Sunday, April 27, 2008

Blue Citrus Done

Just as the unusually cold week is over, my blue Citrus York Pullover is done. It's way too warm this weekend to actually wear it, but I'm sure I'll have some chance during the summer -- Evenings can be quite chilly in northern California summer, and it's a cotton/silk blend yarn.

Pattern: Citrus York Pullover by Katie Himmelberg, IK Winter 2007. Yarn: Misti Cotton Worsted weight (100g/191 yards a hunk). It took three hunks and 1/3, so total of 330 grams , 649 yards used (600 meters) used. Needles: 10 1/2 DPNs and circular. Modification: I added a little increases on the sleeves (toward the wrists).

Not a big fan of the york part -- Doesn't look very neat to me. Maybe it looks better if I blocked? But it's very comfortable and wearable. I was concerned that the york part may be a bit constrictive and the arm joints very tight -- but was not the case.

Now I am onto "Heartbeat Sweater" from Just One More Row. It seems that the owner is still working on rebuilding her site, so I have no pictures I can link to; I will post a photo next time. This is the pattern I bought at Stitches, and the hand-dyed silk noil yarn to go with it. It's a huge hunk, and the label says 32.5 oz, 1000 yds +-. Here's how big it is rolled up in a ball.

Yup, blue again! Hopefully I'll get to wear it this summer. Going down from 10 1/2 to 6 is a bit of a change in the pace. And of course, the pattern is a lot more challenging.

Three of us went on a bike ride yesterday to the park. It was wonderful, and I managed it. Mitch was very proud of me, and kept announcing to the passers by that this was "mom's first time riding with me!"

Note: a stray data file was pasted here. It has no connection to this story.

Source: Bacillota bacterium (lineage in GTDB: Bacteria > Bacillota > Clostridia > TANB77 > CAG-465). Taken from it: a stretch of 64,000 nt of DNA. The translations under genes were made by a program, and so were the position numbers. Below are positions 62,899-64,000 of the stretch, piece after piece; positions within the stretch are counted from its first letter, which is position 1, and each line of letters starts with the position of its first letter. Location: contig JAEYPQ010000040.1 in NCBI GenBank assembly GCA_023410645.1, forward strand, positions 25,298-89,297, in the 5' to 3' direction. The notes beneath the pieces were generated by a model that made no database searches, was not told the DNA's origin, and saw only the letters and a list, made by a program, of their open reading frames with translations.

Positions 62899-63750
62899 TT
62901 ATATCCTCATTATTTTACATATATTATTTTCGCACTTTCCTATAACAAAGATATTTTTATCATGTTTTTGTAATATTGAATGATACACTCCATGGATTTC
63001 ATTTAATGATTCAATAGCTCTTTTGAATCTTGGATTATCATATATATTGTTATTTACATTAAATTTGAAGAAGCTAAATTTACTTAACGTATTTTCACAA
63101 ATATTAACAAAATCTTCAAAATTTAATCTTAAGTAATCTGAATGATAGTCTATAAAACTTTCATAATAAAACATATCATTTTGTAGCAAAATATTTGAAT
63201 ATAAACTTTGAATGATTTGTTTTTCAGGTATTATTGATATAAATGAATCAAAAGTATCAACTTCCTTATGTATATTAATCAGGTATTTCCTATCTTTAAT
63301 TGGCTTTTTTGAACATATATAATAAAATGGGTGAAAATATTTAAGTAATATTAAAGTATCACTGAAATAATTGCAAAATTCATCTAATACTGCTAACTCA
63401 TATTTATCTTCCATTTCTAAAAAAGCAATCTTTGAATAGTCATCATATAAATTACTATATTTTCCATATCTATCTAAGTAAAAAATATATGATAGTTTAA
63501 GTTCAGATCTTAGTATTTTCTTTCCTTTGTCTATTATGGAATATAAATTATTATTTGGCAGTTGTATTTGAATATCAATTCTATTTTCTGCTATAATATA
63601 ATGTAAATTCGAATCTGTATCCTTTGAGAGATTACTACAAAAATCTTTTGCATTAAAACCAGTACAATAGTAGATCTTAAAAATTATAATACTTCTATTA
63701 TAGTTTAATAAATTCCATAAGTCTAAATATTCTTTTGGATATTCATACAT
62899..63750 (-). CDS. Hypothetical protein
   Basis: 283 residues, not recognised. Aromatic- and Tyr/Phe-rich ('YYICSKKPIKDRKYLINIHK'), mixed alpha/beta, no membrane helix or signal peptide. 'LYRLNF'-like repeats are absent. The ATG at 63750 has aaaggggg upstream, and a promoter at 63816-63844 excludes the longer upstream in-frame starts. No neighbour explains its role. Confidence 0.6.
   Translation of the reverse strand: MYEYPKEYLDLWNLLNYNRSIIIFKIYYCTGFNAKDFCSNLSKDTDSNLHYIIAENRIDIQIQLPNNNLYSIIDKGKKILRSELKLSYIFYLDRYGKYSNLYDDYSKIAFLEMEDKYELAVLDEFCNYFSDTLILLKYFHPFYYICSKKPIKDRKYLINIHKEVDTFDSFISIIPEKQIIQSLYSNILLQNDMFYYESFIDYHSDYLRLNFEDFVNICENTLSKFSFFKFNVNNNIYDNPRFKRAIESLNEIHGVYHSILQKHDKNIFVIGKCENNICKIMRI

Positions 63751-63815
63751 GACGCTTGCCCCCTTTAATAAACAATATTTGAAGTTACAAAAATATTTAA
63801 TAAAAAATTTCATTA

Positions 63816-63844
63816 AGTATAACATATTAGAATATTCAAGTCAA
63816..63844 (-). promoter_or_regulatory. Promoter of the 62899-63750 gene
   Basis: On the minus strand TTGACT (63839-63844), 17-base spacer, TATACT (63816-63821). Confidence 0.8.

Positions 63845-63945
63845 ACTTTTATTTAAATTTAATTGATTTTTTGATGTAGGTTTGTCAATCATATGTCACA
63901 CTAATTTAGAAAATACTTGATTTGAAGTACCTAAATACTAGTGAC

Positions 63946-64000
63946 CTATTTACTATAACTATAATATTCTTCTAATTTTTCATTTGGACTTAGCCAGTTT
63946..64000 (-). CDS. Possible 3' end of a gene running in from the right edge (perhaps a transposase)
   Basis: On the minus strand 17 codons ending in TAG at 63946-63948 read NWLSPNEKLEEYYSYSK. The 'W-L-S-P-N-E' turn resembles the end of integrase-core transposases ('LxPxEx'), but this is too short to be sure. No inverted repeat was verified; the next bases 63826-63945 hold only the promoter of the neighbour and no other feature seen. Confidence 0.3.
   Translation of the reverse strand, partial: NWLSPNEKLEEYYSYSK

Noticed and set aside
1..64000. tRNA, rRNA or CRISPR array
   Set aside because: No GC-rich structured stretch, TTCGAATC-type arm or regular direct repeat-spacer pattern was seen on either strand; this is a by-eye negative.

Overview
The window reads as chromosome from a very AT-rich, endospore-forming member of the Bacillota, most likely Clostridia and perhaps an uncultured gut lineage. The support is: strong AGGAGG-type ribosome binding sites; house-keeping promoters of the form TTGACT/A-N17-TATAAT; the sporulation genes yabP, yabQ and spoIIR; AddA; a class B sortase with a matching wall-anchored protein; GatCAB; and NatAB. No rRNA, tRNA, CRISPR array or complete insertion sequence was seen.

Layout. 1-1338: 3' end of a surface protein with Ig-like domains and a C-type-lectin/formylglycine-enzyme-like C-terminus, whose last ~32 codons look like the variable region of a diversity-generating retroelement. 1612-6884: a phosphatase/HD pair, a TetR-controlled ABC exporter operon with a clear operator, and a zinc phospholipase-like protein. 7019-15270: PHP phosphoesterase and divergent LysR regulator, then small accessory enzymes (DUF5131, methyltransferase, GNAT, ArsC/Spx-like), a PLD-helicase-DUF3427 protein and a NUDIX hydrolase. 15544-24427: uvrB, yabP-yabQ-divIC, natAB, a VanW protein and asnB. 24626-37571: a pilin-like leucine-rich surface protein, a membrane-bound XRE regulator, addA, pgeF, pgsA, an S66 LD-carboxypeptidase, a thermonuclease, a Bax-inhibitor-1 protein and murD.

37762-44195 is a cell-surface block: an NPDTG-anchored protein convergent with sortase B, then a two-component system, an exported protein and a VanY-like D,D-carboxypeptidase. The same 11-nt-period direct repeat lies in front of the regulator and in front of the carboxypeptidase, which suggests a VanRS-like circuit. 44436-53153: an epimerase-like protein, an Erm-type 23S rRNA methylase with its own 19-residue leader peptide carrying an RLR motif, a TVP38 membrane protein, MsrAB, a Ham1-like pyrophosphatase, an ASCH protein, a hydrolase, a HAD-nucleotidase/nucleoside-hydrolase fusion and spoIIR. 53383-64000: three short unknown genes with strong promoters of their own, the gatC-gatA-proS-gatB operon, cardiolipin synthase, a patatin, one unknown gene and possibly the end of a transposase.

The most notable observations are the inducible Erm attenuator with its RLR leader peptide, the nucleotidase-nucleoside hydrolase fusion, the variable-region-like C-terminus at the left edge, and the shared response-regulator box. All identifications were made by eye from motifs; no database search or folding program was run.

Wednesday, April 23, 2008

Blue Citrus and The Story of My First Bike

I have one sleeve done on the Citrus York Pullover.

The yarn is Misti Cotton, pima cotton 83%, silk 17%. It's so soft to the touch and I love it, but it "sheds" somewhat, and I keep wiping my face to remove the fine flyaways that tickle my nose while I knit. This is a top-down sweater, so yes I did try it on. It fits -- although I wish I had made it a tad larger. Will post a photo on me as soon as I'm done with the other sleeve.

On the completely un-fiber related topic -- At last weekend's Knit Night, Erin gave me a bike she no longer uses, and I now am a proud owner of a bicycle! This is the very first bike I've ever owned in my life. Do you think that's strange? I grew up poor, and had owned very little in the way of toys, clothes, books and everything else that a child would have in a "normal" childhood. As a result I never had a bike growing up, and as a result of that I never learned how to ride a bike until I was in high school. I think I've ridden a bike fewer than ten times in my whole life.

Last Sunday I got myself a pretty red helmet, and went on a ride all by myself around the block. What an adventure, and how exhilarating! I am going to be a late-blooming cyclist for sure. A conversation between my son and me last Sunday;
Me: I'm going on a test ride around the block.
Mitch: I'm gonna come wif (with) you.
Me: Oh, next time. I'm not very good yet, and I don't think I can make sure that you are safe. I'm going to be quite busy taking care of myself.
Mitch: I can teach you, Mom.
Soon, it'll be the case for almost everything. Even now, he teaches me how to sing "Flying Purple People Eater" song.

I went to a Knit Night and came home with a bike! Thank you Erin! I might get a bike trainer (not training wheels, mind you!) so I can knit while I pedal away in the garage :-)

Wednesday, April 16, 2008

Long-term Project

As promised, here's how my Japanese Indigo is doing.

This is a pot in the backyard. The seeds I sowed in the sunny veggie patch are not doing well at all, but a neighbor cat has dug up the soil twice already, and it may be the cause.

This is a different plant from the Indigo we have in the US. Both yield blue dye, but the Japanese indigo leaves can be used alone, crushed, to dye, where the Indigofera tinctoria requires fermentation before it can be used. Last summer I read so much about the fun of Indigo raw leaf dyeing on several Japanese blogs, so I wanted to try.